New Life For Botched Sweaters

I have a few sweaters that I have spent months working on, only to find they are quite large.  I have folded them up and shoved them in a closet as reminders of past failures.  At least I got the construction right, I tell myself.  At least that dang gauge swatch was dead-on, I would comfort myself.  What happened?  What can I do with this knitted abomination?  Craftsy is offering a class that I hope will have the answer for me.

Sweater Surgery with Carol Feller seems to be a good choice of a class to take for someone in my situation.  I watched the first lesson, which is an overview and introduction, and it seems like a class that is going to be worth my money.

I will keep you up-to-date on my how I’m getting on with the class and if I actually fixed any of my sweaters.  Here’s a link to one such disaster:  Red Sweater.  I hope to give it new life and wear it in the fall.

I’m sure this is a class though that many of us would benefit from.  Take a look!

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Spinning Improvements

I’m getting better!  I actually managed plying, washing and making a skein.  I am making spinning improvements.  I’m really enjoying my Craftsy class.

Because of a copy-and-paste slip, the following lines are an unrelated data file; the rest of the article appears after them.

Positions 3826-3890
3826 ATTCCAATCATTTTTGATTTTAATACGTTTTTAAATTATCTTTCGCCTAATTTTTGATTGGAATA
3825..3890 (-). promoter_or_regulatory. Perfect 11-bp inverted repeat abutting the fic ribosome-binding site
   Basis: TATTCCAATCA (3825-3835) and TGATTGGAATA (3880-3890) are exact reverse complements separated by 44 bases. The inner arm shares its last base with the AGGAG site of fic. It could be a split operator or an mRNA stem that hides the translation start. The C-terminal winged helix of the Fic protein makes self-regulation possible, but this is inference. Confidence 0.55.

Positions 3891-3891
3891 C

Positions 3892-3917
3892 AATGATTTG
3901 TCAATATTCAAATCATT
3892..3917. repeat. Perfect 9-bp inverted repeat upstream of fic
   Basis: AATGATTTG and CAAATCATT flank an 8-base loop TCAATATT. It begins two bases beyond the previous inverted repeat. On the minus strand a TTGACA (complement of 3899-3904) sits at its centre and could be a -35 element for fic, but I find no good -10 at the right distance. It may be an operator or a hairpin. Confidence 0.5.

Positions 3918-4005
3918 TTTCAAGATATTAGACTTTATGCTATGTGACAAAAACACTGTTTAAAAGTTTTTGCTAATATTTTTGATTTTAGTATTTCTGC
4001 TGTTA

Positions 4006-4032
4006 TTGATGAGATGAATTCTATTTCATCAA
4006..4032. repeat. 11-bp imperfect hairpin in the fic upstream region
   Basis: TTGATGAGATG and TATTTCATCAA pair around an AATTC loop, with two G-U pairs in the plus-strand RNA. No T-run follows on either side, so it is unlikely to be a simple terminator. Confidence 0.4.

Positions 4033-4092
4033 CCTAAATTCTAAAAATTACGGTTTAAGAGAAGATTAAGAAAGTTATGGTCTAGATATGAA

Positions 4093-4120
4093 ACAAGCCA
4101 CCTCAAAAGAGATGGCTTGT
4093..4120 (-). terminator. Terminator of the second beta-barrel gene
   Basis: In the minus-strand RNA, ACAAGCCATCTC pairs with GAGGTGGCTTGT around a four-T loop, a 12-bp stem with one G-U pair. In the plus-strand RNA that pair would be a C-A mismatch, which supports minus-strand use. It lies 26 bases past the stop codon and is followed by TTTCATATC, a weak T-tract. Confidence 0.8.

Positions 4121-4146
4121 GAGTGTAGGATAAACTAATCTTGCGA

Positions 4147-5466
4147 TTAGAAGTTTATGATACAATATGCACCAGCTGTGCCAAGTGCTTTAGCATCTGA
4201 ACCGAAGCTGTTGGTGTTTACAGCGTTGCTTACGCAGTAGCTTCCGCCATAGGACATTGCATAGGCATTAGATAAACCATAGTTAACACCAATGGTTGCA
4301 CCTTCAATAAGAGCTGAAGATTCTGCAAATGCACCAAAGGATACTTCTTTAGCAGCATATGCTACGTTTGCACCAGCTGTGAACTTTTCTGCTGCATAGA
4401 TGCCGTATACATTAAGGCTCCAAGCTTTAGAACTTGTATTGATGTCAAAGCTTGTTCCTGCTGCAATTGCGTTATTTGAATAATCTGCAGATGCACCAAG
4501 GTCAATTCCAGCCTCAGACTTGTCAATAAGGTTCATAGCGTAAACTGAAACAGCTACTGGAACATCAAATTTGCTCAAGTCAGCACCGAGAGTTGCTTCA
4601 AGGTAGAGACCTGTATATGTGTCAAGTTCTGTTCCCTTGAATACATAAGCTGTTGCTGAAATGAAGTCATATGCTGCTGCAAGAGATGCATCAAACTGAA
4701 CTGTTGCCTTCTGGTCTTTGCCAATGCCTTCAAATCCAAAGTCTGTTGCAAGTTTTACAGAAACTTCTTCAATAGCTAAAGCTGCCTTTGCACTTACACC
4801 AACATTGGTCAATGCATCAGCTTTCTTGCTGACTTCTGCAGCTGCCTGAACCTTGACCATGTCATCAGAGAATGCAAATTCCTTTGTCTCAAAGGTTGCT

I used a combination of wool roving I got from the SAFONA fiber festival.  I used Shetland (so far my favorite to work with) Jacob, Portuguese, and Blue Face Leicester Bottom roving.  All are nice to work with, and I wish I had bought more.  These wools came in a sampler pack.  I am also finding out that an ounce of roving can go a long way.

I’m still using my top whorl spindle, but I had a Turkish spindle that I bought a while back.  I’m using that now, too. 

 Here, I am using the Shetland roving on the top whorl spindle. My yarn is getting more consistent.

On the Turkish spindle, I am using the Jacob roving.  I like it, but it’s not my favorite, but it makes for good practice with the Turkish spindle.

On a sadder note, the knitting community lost Knit Purl Gurl today.  She suddenly past away.  Her blog and podcasts had a huge following and she contributed so much to knitting and fiber arts.  She will be dearly missed.

My First and Second Handspun

I’ve been working through Craftsy’s Spindling:  From Fluff to Stuff  class.  It’s interesting!  I’ve been wanting to spin my own yarn for a while now, and a drop spindle seemed like a good place to start, as is this class.  After a few attempts, I got this tangled mess in Exhibit A, my first handspun.

Exhibit A

 It looks bad, but a product from a skill usually doesn’t the first time around, right?  It looks yucky. I put my spindle down and picked it up again a day later, and got a little better, as shown in Exhibit B, my second handspun.

Exhibit B

My yarn is a little more even this time.  It’s encouraging to improve through practice, which is what drop spindling is a lot about.  I will keep on going through the class and practicing.